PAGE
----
Harrison Bergeron by Kurt Vonnegut, 1961

An excellent speculative parable of what might happen when certain types of behaviour are controlled.

This Moment of the Storm by Roger Zelazny, 1966

Life on a far off planet with bizarre predator life forms which come out of the forests during rainstorms.

The Electric Ant by Philip K. Dick, 1969

An executive learns the dark side of his reality.

The Deathbird by Harlan Ellison, 1973

This story contained many convoluted sections that I found distracting. One section I did enjoy was about a Puli.

The Women Men Don’t See by James Tiptree, Jr., 1973

A quirky fun adventure of a downed plane in the Yucatan with the perfect last sentence: “Two of our opossums are missing.”

I See You by Damon Knight, 1976

The forerunner to infrared spying: wonderful stuff.

The Gunslinger by Stephen King, 1978

Although I’m not much of a fan of this author, I did find the bits about the crow entertaining in this futurist look at the old west.

The Dark by Karen Joy Fowler, 1991

Excellent story leading the reader from intriguing scenarios to creepy with a satisfying ending.

Buffalo by John Kessel, 1991

John Kessel meets H.G. Wells in Buffalo with interesting results.

Solitude by Ursula K Le Guin, 1994

A woman observes life on a far-off planet while her children are able to mingle with the native humans and adapt while she does not. This reminded me a little of “Lord of the Flies”.

Mother Grasshopper by Michael Swanick, 1998

This story wasn’t for me. I’m sure others will enjoy it.

macs by Terry Bisson, 1999

Robots cloned from a human and were expected to be returned to the government within thirty days: dead. This is an interesting premise underlying this story of government manipulation of its citizens.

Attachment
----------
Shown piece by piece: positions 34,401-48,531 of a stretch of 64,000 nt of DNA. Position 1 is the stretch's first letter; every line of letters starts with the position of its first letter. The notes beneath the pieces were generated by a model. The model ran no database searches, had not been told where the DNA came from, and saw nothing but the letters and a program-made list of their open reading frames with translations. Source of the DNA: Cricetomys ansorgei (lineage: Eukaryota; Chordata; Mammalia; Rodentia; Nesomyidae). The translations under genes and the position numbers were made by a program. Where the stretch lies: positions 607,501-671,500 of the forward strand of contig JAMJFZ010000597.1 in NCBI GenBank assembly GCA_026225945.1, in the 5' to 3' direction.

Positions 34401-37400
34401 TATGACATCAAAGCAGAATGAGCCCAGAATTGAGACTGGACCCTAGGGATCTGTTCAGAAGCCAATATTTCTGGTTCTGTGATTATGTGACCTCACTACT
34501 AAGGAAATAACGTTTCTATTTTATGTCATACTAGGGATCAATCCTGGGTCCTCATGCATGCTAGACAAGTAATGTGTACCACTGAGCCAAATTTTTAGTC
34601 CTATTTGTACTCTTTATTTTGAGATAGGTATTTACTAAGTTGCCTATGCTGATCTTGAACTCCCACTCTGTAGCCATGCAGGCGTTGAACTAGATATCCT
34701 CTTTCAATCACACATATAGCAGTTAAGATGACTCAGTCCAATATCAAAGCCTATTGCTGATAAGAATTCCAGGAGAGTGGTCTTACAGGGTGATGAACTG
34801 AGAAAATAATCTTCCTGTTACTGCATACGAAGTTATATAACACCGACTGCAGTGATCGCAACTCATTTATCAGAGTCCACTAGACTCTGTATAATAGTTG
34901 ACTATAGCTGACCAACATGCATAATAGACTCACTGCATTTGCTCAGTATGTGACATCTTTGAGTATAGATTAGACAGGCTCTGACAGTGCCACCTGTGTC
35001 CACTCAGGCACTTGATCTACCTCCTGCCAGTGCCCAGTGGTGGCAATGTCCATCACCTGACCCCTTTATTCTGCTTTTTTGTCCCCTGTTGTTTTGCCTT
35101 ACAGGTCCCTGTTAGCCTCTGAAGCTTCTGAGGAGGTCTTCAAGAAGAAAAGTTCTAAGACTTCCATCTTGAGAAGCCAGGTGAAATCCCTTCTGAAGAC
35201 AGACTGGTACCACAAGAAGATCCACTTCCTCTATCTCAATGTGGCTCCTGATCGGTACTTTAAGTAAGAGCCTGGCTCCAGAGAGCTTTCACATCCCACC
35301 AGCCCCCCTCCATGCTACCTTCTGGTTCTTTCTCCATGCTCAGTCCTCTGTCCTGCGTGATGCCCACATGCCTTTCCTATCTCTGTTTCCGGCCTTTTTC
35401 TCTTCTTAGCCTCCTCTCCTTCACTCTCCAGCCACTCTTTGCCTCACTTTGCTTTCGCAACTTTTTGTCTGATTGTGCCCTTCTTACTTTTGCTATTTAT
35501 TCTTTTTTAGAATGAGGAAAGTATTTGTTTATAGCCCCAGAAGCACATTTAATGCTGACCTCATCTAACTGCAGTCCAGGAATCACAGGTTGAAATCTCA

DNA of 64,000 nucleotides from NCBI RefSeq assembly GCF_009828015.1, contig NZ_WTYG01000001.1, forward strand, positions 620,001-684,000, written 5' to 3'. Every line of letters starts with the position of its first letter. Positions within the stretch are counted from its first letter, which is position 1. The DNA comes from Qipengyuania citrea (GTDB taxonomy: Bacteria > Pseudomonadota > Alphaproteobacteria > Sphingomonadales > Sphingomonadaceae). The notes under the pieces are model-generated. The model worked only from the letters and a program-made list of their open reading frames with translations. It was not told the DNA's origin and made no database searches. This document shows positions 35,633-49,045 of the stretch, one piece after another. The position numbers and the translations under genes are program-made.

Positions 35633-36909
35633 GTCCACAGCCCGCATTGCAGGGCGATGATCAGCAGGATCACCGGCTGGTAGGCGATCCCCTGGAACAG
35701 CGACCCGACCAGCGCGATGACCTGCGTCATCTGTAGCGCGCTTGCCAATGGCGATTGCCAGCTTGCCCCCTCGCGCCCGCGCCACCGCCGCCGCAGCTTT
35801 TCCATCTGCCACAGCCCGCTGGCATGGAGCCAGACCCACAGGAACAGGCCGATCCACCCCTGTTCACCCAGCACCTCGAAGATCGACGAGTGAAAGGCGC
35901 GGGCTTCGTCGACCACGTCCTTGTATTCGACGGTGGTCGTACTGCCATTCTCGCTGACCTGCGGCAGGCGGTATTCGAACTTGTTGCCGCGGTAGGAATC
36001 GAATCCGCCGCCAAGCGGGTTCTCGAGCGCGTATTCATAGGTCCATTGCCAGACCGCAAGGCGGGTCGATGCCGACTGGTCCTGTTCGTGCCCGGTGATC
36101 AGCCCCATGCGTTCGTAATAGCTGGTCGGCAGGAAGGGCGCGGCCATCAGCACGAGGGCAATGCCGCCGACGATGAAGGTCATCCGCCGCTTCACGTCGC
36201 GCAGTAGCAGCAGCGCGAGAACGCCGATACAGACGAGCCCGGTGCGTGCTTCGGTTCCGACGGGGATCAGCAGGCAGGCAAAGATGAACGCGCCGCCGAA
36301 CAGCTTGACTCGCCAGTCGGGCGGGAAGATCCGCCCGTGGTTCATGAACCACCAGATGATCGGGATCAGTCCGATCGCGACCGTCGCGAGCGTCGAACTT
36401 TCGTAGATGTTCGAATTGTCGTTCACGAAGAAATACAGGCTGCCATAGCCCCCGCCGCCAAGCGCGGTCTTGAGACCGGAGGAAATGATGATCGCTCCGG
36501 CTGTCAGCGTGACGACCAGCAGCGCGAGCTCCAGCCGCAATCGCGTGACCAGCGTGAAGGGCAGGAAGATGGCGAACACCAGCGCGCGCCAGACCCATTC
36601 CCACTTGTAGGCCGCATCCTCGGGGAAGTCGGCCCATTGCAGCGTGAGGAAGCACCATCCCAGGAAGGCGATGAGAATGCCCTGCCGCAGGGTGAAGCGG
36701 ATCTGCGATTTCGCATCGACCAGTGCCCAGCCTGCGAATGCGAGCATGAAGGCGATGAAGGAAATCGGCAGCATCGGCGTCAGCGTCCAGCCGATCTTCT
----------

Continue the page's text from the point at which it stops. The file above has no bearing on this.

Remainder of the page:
Creation by Jeffrey Ford, 2002

After reading that God had created man, a boy creates a stick man named Cavanagh using his father’s breath.

Other People by Neil Gaiman, 2001

A man forced to deal with the consequences of his life’s choices in the afterlife.

Two Hearts by Peter S. Beagle, 2005

Several characters from “The Last Unicorn” join forces to face a griffon terrorizing a village. Excellent.

Journey into the Kingdom by M. Rickert, 2007

This was a story I was unable to get into. Others may find it to their liking.

The Merchant and the Alchemist’s Gate by Ted Chiang, 2007

Lovely story set in Arabian Night style like Ali Baba and the Forty Thieves with time travel. Various characters learn about their other selves by entering the Gate of Years, twenty years in the future or the past.

All in all this was a great anthology book to get into while knowing that each of the stories would be relatively short.

A special thank you to Matt Staggs for providing this book for my review.

Book format: paperback, 475 pages
Publisher: Tachycon Publications
Publication Date: September 2009

Available at:

Monday, 18 January 2010


This photo was taken near Mt. Shark Creek in Kananaskis Provincial Park in Alberta.

The past few days have been mild for Toronto, and on Sunday afternoon freezing rain had been forecasted which resulted in me staying indoors.

For me winter is meant to have copious amounts of drifted snow, similar to that depicted in the photo, including frigid temperatures that require bundling up in downfill coats, toques, mittens/gloves, scarves, and boots with good tread on the bottom (preferably with warm woolen socks inside). I like it best at about -5F (-23C), as the snow will crunch underfoot and if the nose is exposed to the air acquires a numb feeling in a matter of minutes. Another feature at this temperature is the telephone and electrical lines hum.

Cold temperatures tend to keep influenza and cold bugs at a minimum, whereas warmer more temperate days produce a multitude of different ailments to afflict humans.

Photo Credit: photofox CC=nc-nd-flickr.

Thursday, 14 January 2010

Bench of the Week (32)

This bench is near the bridge on Centre Island located in Toronto, Ontario. Previous posts about the Toronto Islands were about the Ferry Service and history.